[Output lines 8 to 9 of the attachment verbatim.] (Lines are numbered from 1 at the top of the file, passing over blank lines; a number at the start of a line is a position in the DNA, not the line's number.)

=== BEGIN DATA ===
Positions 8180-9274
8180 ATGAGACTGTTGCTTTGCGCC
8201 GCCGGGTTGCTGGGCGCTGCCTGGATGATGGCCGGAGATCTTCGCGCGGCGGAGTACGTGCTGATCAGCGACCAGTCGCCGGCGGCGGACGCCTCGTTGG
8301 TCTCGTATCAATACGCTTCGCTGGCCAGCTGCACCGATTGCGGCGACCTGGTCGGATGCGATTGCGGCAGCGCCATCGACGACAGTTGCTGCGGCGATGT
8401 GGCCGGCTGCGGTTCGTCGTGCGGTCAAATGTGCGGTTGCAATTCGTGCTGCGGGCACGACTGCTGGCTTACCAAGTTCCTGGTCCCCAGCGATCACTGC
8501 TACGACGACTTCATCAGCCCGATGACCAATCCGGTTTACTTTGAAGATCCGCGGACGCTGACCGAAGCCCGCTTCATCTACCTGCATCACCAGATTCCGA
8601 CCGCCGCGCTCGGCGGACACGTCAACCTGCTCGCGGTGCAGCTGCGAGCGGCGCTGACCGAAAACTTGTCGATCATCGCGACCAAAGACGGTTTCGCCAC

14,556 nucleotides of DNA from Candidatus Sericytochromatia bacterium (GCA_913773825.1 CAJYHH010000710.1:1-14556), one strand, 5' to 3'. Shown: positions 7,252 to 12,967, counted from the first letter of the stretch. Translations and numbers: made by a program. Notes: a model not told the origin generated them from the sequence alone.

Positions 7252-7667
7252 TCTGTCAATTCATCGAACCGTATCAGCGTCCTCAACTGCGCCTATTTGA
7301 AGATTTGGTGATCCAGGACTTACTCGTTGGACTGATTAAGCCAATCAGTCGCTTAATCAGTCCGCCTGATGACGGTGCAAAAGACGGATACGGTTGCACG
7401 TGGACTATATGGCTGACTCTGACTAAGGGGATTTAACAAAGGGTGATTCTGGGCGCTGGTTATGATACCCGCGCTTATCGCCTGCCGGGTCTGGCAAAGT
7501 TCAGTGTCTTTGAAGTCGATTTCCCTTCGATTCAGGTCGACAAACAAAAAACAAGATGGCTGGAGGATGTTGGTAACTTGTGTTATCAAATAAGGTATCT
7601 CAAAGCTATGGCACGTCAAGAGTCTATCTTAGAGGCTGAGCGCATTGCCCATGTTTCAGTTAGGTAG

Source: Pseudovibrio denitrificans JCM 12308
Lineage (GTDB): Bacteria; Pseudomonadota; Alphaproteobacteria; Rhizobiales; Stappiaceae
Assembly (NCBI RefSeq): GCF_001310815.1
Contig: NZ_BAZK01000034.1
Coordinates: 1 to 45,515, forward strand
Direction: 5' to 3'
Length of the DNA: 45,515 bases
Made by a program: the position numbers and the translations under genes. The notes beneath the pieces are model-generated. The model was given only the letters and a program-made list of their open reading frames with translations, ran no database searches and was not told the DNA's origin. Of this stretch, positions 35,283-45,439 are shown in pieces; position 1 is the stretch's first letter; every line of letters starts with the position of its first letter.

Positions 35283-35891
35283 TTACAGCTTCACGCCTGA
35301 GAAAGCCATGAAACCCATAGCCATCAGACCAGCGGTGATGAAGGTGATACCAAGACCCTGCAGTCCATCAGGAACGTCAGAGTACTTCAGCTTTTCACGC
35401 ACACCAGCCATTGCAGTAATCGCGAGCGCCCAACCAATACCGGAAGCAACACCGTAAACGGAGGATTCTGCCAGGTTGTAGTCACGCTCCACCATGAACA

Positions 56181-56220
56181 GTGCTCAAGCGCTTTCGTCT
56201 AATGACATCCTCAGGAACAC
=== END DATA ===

14,556 nucleotides of DNA from Candidatus Sericytochromatia bacterium (GCA_913773825.1 CAJYHH010000710.1:1-14556), one strand, 5' to 3'. Shown: positions 7,252 to 12,967, counted from the first letter of the stretch. Translations and numbers: made by a program. Notes: a model not told the origin generated them from the sequence alone.

Positions 7252-7667